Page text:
Eight hundred and thirty-three F-105s were manufactured between 1956 and 1965. During the Vietnam War, 395 were lost. In the course of the Thud’s career, 612 were destroyed by various causes—three-quarters of the entire production run. The F-105 had the highest noncombat accident rate of any USAF fighter. By 1970, the Air Force had withdrawn the F-105D from combat, though the Wild Weasels soldiered on until the end of the war.
Ninety-six F-105s remain relatively intact in museums, on display at various Air Force bases or awaiting destruction at the Davis-Monthan boneyard in Arizona. Not a one is flyable. In 2010 the Collings Foundation did its best to buy an F-105 that it could restore to flight, but the Air Force refused to provide one, citing liability concerns. Flyable Vietnam-era airplanes such as Collings’ F-4 have all been acquired from foreign sources, but no Thud ever flew under a foreign flag.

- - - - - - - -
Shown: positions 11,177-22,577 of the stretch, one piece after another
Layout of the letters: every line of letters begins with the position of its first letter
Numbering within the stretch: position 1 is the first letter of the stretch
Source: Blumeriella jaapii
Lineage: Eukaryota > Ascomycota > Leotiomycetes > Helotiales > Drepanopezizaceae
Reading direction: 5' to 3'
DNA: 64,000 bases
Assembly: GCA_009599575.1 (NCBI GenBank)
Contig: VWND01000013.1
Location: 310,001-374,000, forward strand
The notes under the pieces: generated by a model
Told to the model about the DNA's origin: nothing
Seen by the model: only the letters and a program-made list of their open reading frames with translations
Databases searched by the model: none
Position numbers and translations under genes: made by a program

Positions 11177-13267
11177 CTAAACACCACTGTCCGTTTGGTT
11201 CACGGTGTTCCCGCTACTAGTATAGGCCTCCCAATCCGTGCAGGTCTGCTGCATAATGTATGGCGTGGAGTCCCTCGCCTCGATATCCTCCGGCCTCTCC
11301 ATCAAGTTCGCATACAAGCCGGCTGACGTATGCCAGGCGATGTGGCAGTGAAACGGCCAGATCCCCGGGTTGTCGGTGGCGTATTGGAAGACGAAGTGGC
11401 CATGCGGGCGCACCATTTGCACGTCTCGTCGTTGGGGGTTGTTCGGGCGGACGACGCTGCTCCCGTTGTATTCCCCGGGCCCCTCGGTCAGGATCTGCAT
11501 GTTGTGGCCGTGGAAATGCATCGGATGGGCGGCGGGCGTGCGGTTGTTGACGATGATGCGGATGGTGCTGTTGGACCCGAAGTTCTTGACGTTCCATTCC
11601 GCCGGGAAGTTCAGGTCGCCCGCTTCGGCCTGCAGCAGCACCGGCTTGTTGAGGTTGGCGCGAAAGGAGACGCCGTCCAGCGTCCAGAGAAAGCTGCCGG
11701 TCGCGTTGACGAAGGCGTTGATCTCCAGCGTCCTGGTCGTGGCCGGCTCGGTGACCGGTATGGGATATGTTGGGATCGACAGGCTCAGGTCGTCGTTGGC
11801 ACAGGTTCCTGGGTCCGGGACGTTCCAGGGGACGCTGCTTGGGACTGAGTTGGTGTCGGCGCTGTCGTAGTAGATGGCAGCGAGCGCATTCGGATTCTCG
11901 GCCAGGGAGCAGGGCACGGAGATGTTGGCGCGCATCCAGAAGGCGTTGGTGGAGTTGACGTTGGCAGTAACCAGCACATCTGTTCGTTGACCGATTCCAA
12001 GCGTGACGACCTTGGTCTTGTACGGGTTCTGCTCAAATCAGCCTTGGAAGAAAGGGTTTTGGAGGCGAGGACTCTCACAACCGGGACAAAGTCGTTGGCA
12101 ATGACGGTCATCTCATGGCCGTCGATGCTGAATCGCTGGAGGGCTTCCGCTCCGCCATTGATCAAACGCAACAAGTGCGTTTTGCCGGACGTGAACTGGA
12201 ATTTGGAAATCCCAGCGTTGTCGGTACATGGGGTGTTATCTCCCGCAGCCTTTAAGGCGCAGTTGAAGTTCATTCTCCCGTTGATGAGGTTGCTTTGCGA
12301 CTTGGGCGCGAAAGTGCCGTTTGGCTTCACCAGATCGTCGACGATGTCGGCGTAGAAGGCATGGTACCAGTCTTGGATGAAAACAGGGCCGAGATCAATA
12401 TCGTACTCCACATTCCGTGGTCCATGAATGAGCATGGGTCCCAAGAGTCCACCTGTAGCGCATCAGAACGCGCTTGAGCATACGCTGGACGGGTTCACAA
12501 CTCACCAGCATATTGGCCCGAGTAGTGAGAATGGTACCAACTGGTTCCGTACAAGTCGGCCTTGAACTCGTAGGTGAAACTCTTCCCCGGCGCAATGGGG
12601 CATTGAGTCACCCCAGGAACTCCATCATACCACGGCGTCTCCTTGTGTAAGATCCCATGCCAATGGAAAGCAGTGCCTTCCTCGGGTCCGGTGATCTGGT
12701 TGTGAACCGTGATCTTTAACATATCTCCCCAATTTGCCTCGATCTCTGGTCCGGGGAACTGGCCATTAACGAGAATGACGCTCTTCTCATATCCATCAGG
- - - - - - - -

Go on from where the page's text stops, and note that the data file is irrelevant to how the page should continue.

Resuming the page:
Does Collings plan to try again? “There’s very little chance it would be an option for us or anybody else,” a Collings representative said. “There are very few that could be returned to flight, and most of those, they cut the tails off to make sure they would never fly again.”
Contributing editor Stephan Wilkinson recommends for further reading: Thunderchief: The Complete History of the Republic F-105, by Dennis R. Jenkins; Republic F-105 Thunderchief, by Jaroslaw Dobrzynski and Marcelo Ribeiro; Republic F-105 Thunderchief, by David A. Anderton; Thud Ridge, by Jack Broughton; and Thud Pilot, by Victor Vizcarra.